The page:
Archive for Sunday, April 17, 1994


April 17, 1994


In a few years, KU may be caring for a generation of learners in a new child-care facility on campus.

A requirement of Kansas University students is coming of age -- literally.

"More students are coming to school with family responsibilities," said Ed Meyen, KU executive vice chancellor. "The university must be responsive to that need."

To care for a growing number of children of KU students, the university plans to start raising money for construction of a new child-care facility on campus.

KU officials will ask the state Board of Regents in May for permission to begin charging students a $2 per semester child-care facility construction fee. Summer school students would pay $1 each session.

The fee would start this fall semester and generate $91,000 the first year. During the fee's six-year life, an estimated $547,000 would be generated.

"This will be helpful, but ... we'll need substantial funds beyond this," Meyen said.

He said that if sufficient public and private funding can be secured, the new child-care facility could open in several years.

"That's good. We can certainly fill it," said Pat Pisani, associate director of Hilltop Child Development Center, 1314 Jayhawk Blvd.

The on-campus center has served KU faculty, students and staff for 21 years. Half the center's slots are reserved for children of KU students.

There are 167 children from 1 to 10 years of age at Hilltop, but the waiting list stands at 150. Some parents must wait one year to place children at Hilltop.

"There's a tremendous need for child care," Pisani said. "We have parents calling every day needing care, especially for young kids. With our space limitations, we're not able to come close to meeting the need."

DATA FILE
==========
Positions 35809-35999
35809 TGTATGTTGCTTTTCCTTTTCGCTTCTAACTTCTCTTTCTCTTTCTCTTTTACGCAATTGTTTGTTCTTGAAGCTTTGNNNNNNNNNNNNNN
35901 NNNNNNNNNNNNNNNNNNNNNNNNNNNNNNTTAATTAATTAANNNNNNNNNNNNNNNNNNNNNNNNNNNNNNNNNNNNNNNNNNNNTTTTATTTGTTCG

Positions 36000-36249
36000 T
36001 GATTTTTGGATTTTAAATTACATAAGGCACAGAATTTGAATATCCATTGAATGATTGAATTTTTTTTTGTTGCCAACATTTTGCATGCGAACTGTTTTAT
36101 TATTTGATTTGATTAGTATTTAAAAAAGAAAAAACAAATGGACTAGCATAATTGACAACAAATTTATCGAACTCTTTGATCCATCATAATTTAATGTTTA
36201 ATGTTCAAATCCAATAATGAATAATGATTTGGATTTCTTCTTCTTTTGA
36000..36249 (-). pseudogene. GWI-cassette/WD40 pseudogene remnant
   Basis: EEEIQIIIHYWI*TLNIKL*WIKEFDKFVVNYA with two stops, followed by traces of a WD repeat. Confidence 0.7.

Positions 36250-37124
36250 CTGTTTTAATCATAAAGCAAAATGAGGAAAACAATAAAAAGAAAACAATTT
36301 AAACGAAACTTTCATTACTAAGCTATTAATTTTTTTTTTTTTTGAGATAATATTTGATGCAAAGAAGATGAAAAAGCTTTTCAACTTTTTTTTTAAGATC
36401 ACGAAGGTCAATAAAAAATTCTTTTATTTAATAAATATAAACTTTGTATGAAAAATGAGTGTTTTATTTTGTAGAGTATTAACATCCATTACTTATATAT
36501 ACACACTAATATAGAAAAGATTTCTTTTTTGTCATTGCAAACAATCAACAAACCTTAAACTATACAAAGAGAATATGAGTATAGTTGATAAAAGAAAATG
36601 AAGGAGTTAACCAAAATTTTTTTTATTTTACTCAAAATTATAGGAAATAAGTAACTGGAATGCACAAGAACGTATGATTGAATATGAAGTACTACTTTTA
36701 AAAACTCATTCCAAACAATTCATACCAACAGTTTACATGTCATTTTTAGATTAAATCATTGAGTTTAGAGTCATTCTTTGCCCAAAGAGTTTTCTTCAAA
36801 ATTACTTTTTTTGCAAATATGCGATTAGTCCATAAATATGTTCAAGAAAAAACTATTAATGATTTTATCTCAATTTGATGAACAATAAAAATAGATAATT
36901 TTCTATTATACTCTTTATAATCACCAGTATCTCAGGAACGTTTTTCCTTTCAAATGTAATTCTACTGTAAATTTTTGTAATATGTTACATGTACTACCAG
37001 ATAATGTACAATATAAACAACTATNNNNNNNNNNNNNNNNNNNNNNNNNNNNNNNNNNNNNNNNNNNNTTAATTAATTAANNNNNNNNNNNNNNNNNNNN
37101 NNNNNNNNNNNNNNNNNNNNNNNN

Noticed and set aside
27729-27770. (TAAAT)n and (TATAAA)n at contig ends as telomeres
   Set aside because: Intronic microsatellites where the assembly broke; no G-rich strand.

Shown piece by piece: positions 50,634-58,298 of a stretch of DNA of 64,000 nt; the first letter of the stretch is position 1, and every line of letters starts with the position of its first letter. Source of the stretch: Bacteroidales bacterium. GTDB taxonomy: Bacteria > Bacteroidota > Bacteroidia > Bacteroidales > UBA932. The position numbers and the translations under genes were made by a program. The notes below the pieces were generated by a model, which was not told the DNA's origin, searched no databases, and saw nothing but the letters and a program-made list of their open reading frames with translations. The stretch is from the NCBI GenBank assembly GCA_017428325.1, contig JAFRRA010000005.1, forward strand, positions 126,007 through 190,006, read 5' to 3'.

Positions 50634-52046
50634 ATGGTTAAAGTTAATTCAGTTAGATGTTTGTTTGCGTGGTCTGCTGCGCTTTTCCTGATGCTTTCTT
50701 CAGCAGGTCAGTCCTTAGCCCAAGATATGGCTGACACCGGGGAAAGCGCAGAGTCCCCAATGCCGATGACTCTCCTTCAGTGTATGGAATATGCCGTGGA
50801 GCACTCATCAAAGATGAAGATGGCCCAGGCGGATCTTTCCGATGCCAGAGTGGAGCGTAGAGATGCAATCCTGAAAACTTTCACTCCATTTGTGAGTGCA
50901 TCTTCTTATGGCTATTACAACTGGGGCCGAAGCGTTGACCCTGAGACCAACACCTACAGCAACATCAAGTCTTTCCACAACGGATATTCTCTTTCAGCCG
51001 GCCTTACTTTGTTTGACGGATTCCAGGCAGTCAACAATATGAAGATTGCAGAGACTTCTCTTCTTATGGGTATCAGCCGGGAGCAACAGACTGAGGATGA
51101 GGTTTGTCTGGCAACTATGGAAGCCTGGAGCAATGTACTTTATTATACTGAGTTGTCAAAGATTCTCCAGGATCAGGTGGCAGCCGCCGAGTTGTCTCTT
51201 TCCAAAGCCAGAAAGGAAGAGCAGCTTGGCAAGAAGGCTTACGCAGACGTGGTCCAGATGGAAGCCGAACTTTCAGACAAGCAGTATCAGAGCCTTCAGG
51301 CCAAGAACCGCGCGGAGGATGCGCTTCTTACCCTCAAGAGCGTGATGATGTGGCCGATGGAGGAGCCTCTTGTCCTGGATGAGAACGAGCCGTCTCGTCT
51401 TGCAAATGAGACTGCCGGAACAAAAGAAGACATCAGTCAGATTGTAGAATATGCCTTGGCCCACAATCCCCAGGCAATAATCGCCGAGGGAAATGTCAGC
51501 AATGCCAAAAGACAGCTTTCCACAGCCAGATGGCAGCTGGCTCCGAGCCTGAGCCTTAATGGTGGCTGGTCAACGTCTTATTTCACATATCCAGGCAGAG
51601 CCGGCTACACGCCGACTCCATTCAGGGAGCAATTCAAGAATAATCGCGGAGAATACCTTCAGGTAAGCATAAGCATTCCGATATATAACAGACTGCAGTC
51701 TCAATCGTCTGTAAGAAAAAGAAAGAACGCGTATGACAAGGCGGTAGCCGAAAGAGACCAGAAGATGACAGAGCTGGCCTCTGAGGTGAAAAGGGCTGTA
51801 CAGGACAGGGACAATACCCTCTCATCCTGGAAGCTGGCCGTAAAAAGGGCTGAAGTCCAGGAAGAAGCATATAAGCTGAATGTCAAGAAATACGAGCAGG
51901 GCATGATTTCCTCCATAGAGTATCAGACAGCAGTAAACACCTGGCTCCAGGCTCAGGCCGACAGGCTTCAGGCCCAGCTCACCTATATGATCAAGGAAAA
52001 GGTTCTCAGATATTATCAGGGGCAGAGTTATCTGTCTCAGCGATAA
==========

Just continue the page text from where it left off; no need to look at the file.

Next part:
KU Chancellor Gene Budig said he supports the effort to improve child-care services on the Lawrence campus.

"This is an effort to address a significant and growing problem," he said. "It is in the best interests of the university that we move ahead with dispatch."

Assessment of the fee is not likely to have an adverse financial effect on any KU student's ability to attend college, according to documents submitted by KU to the Board of Regents.

The child-care construction fee proposal was initiated by students. The measure passed Student Senate in December 1993.

In March 1993, Meyen appointed a task force to study how KU could improve its child-care services. The task force's report isn't finished.

He said the task force's assessment of child-care needs would help the university decide what type of facility to build. The university will have a better idea in June or July of the timetable, cost and location of a new center, he said.

KU must construct a child-care building that can be used well into the next century, Meyen said.

"We want to find a way to build one that makes a real difference for children," he said.

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